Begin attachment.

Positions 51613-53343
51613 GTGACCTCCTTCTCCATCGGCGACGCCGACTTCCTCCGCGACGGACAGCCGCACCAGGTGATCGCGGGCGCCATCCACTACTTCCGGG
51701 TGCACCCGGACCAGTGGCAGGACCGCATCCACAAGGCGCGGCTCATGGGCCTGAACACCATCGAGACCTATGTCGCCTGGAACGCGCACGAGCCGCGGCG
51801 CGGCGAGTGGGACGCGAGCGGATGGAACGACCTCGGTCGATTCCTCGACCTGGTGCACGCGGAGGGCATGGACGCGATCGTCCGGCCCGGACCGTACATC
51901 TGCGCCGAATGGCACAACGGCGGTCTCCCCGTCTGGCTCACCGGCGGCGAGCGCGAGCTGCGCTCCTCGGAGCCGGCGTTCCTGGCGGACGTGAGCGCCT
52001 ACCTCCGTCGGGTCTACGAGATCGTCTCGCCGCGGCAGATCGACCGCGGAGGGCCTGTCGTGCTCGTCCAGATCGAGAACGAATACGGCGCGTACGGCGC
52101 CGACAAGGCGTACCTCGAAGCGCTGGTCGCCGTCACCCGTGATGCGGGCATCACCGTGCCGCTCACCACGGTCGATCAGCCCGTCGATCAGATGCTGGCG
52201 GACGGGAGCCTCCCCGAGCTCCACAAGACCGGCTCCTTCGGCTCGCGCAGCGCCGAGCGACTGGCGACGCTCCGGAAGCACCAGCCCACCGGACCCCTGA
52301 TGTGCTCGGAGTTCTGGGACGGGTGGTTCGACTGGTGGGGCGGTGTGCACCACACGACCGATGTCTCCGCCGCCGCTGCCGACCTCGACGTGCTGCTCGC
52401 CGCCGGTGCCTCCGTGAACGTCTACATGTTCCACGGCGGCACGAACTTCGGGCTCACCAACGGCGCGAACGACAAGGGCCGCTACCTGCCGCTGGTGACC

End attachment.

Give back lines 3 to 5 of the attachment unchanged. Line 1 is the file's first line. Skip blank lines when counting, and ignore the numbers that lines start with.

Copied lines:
51701 TGCACCCGGACCAGTGGCAGGACCGCATCCACAAGGCGCGGCTCATGGGCCTGAACACCATCGAGACCTATGTCGCCTGGAACGCGCACGAGCCGCGGCG
51801 CGGCGAGTGGGACGCGAGCGGATGGAACGACCTCGGTCGATTCCTCGACCTGGTGCACGCGGAGGGCATGGACGCGATCGTCCGGCCCGGACCGTACATC
51901 TGCGCCGAATGGCACAACGGCGGTCTCCCCGTCTGGCTCACCGGCGGCGAGCGCGAGCTGCGCTCCTCGGAGCCGGCGTTCCTGGCGGACGTGAGCGCCT